In April, over 12 inches of rain fell on parts of central Kentucky. That runoff, on 22 occasions, flooded the city’s pump stations for 24 hours or more. And the city says some of that raw sewage backed up into over 20 homes. Lexington is working on a permanent fix but it could take another decade. Urban County Councilmember Doug Martin says some homeowners can’t wait that long.
The post positions are set for Saturday’s Kentucky Derby.
The early favorite, at 4-1, is Dialed In, who drew the number eight post position. Uncle Mo is the second favorite, at 9-2, and will break from the number 18 hole. He’s still questionable for the Derby, however because of a lingering gastrointestinal problem.
President Barack Obama has granted the major disaster declaration requested by Governor Steve Beshear in response to flooding in several parts of the commonwealth, including western Kentucky. According to a statement, Beshear’s requests for public assistance and hazard mitigation were granted Wednesday evening.
General Motors will spend $131 million to upgrade its plant in Bowling Green. GM North America President Mark Reuss says the money will upgrade the plant so it can build the next generation of Corvettes.
Louisville Mayor Greg Fischer has unveiled a plan under which the Kentucky Kingdom amusement park would reopen in 2012. It calls for the city to issue 17-and-a-half million dollars in bonds, and would bring in a third-party investor. The bonds would be backed by parking revenues, occupational taxes, and the new partner. Louisville businessman Ed Hart has an agreement with the Kentucky State Fair Board that would allow him to redevelop the park.
The campaign woes continue for Kentucky Agriculture Commissioner Richie Farmer, who is featured in a Washington Post story for being a drag on the gubernatorial ticket with state Senate President David Williams, R-Burkseville, in the upcoming Republican primary.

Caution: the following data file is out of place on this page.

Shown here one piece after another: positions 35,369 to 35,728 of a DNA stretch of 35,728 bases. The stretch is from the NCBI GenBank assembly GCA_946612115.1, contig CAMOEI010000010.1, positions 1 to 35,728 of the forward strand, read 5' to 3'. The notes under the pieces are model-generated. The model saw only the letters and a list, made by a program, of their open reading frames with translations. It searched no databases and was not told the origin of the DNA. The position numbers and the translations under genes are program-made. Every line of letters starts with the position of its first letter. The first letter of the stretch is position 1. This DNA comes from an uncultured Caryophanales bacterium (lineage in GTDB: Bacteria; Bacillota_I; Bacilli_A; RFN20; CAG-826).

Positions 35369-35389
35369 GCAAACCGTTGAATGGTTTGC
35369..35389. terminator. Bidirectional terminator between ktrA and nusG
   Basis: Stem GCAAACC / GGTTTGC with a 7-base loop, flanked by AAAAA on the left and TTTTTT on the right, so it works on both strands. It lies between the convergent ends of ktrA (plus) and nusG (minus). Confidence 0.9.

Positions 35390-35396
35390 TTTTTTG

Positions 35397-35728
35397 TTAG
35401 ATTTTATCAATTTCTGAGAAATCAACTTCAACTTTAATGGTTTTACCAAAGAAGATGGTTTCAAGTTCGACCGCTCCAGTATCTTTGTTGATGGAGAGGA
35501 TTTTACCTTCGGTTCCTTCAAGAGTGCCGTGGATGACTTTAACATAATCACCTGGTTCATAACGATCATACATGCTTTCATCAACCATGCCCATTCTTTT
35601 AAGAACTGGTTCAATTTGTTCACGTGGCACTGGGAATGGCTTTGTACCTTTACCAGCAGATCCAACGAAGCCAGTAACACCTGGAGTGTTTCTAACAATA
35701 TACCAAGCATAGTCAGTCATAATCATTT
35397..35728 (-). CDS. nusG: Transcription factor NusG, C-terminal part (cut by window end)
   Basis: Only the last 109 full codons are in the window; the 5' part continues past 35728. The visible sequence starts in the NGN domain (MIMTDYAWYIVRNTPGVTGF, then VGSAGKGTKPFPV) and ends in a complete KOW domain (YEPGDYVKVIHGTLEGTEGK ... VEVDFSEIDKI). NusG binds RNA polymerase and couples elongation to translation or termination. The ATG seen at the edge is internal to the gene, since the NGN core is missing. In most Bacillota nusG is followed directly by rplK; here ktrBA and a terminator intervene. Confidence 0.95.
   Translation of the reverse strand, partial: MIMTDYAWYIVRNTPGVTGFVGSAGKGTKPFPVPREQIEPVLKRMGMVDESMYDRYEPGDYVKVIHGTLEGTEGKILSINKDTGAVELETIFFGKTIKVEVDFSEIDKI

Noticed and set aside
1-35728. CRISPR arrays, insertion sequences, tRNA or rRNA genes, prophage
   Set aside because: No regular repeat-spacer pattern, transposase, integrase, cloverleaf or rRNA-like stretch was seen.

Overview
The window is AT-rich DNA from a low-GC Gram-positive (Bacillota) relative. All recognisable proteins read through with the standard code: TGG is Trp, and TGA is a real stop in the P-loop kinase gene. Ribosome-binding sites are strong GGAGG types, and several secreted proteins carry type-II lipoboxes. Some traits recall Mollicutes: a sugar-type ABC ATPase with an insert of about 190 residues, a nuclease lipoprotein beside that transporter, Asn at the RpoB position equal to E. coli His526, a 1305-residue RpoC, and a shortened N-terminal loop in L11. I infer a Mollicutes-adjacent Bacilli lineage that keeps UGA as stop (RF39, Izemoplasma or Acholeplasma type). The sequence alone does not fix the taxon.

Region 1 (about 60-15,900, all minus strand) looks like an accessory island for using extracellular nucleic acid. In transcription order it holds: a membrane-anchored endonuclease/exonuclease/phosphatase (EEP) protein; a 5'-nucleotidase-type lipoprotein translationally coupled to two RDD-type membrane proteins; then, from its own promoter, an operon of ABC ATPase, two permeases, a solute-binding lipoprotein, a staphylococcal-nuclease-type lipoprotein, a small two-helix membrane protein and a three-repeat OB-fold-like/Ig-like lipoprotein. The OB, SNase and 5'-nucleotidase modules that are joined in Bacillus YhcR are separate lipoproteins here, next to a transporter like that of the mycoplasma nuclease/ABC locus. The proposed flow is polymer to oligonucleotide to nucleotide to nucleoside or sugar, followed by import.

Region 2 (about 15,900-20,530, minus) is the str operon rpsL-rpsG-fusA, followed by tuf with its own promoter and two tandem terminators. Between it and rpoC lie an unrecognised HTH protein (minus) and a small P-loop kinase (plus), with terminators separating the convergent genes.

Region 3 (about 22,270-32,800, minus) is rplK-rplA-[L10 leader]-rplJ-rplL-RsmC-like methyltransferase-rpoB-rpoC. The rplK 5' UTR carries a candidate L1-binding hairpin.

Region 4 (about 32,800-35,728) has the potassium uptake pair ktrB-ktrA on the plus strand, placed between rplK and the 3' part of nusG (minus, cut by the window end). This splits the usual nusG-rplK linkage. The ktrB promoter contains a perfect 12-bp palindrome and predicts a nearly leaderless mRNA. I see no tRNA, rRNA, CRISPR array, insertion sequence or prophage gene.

The results are in of a statewide job satisfaction survey for teachers and principals. Just over 42,000 Kentucky public school teachers and principals responded to the TELL (Teaching, Empowering, Leading and Learning) survey, which was administered online in March. State Department of Education spokeswoman Lisa Gross says the questionnaire touched on a variety of topics related to work and teaching conditions.
Louisville Metro Government officials are still tallying the cost of damage and cleanup from severe flooding in recent weeks. If the city can claim $2.4 million or more in damages, Metro Government can request federal assistance. At last count, $600,000 had been spent to keep flood pumps running and officials estimated an additional $100,000 would be necessary to repair and clean streets.
With fuel prices approaching record highs, the delivery of energy saving school buses to Madison County couldn’t come at a better time. Richmond this week welcomes four hybrid buses to the school fleet. Madison County Schools Community Education Director Erin Stewart says the buses will be used on especially busy routes.
Commercial and residential growth has traditionally been hotly debated in Lexington. It's not likely to change as government officials work to update the city's comprehensive plan. Planning director Chris King told council members Tuesday he welcomes public input.
April means horse racing at Lexington’s Keeneland race track. The historic track is celebrating 75 years of racing this year. In recognition of the milestone, Keeneland spokeswoman, Julie Balog wants patrons to get involved.